A Bundeswehr commander’s Tinder ad aroused the anger of her superiors. Dating online is actually a private matter – but servicewomen and men must also have integrity when they are off duty, a court emphasized.
How freely are soldiers of the Bundeswehr allowed to appear privately on the Internet? Such a case has now ended up in court, and the decision sets limits to freedom of movement: According to this, a high-ranking Bundeswehr commander must be cautious in her private appearance on a dating portal on the Internet. The 2nd Senate of the Federal Administrative Court decided on Wednesday that she should not choose her words in such a way that her reputation as a soldier would be damaged (file no.: BVerwG 2 WRB 2.21).
This Tinder ad went too far for the supervisor at the Bundeswehr
The case involved commander Anastasia Biefang, who advertised in a Tinder ad in 2019 with the words: “Spontaneous, lusty, trans*, open relationship looking for sex. All genders welcome.” That went too far for the Bundeswehr, and her disciplinary superior reprimanded her. At the time, Biefang was commander of Information Technology Battalion 381 in Storkow. She resisted the disciplinary action.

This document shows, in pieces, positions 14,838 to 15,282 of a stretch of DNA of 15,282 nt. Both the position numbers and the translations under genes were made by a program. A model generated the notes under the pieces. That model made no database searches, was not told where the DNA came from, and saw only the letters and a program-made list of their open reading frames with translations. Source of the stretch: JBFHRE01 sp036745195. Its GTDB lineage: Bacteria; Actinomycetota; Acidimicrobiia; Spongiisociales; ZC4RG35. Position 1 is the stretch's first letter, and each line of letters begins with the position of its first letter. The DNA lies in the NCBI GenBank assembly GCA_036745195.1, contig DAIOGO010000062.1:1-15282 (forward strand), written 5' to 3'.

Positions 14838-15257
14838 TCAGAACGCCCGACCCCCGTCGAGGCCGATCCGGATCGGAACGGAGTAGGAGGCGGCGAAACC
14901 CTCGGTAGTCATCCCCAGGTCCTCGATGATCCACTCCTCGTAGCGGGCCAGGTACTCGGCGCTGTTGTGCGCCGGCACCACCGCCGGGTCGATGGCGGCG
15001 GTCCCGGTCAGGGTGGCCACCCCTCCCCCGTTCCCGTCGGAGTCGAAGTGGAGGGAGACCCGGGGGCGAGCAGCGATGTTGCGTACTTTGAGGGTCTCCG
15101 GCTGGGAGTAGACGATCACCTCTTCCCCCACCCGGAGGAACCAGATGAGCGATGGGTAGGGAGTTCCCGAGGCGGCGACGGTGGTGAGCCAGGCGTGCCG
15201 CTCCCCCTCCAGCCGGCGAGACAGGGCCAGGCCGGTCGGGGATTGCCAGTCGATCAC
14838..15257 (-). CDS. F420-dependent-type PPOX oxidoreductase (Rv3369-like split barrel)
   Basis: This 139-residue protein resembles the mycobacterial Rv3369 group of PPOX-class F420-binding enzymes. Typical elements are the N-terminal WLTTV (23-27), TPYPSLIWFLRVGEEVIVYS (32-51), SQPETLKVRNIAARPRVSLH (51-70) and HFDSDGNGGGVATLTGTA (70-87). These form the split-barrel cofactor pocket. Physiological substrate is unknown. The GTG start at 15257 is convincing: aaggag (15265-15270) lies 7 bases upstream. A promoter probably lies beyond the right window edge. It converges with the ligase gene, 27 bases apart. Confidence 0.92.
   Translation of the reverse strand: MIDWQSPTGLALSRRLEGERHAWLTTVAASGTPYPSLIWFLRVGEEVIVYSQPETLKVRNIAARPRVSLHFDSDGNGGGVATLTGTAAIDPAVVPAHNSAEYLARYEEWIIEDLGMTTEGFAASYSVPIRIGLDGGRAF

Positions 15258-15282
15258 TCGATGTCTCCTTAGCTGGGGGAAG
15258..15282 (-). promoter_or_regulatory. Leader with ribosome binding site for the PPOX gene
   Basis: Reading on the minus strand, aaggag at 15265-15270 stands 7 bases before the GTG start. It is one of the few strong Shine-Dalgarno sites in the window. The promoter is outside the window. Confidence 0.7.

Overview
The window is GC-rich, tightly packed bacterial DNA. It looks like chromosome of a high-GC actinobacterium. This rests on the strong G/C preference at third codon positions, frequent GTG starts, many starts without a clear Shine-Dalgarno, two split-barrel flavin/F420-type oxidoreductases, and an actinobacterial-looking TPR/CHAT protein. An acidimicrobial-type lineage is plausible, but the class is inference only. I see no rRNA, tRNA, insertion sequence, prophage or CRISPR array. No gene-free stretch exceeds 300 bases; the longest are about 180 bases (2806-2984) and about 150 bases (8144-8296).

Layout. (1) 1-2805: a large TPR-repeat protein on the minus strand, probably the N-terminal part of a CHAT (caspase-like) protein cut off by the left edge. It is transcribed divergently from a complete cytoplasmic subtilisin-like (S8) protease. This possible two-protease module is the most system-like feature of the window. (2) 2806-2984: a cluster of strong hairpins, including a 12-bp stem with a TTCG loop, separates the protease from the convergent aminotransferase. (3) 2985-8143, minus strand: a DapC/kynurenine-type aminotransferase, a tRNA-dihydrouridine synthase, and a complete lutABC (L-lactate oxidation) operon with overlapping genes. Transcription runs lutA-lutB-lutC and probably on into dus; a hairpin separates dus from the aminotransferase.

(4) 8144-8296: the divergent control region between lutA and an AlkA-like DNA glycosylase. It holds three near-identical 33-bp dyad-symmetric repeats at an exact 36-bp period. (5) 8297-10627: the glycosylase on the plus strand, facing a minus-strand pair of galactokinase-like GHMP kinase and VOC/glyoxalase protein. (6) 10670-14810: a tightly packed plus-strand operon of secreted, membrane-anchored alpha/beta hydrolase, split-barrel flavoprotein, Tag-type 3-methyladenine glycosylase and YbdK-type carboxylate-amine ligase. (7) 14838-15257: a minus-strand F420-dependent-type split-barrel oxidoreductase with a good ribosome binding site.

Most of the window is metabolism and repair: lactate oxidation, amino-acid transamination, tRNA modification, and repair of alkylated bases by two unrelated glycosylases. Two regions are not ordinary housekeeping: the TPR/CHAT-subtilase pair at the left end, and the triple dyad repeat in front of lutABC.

Biefang is well known throughout Germany, including through a documentary film that accompanied her transition process. She is considered the first openly transgender female battalion commander in the German armed forces.
The troop service court in the lower court had already confirmed the reference. It saw a violation of the duty of servicewomen and men to behave “properly” outside of duty. The wording in the Tinder ad raised doubts about the moral integrity of the commander.
The military service senate of the Federal Administrative Court confirmed the decision in principle. The behavior of the soldier does not immediately damage the reputation of the entire Bundeswehr. However, she had failed in her duty to protect her own reputation. As a commander with 1,000 employees, Biefang held a particularly representative position.
“We think that a commander must also choose his words on the Internet,” said the presiding judge Richard Häußler in the verdict. “Formulations that raise doubts about the character’s integrity must be avoided.”
Biefang reacted disappointed at the decision. She still does not know what should have been misleading about her portrayal, said the 47-year-old. “In the future, I’ll probably have my managers check my profiles to see if that’s legal.” Biefang, who has the rank of lieutenant colonel, is now head of department in the Cyber and Information Space Command in Bonn.
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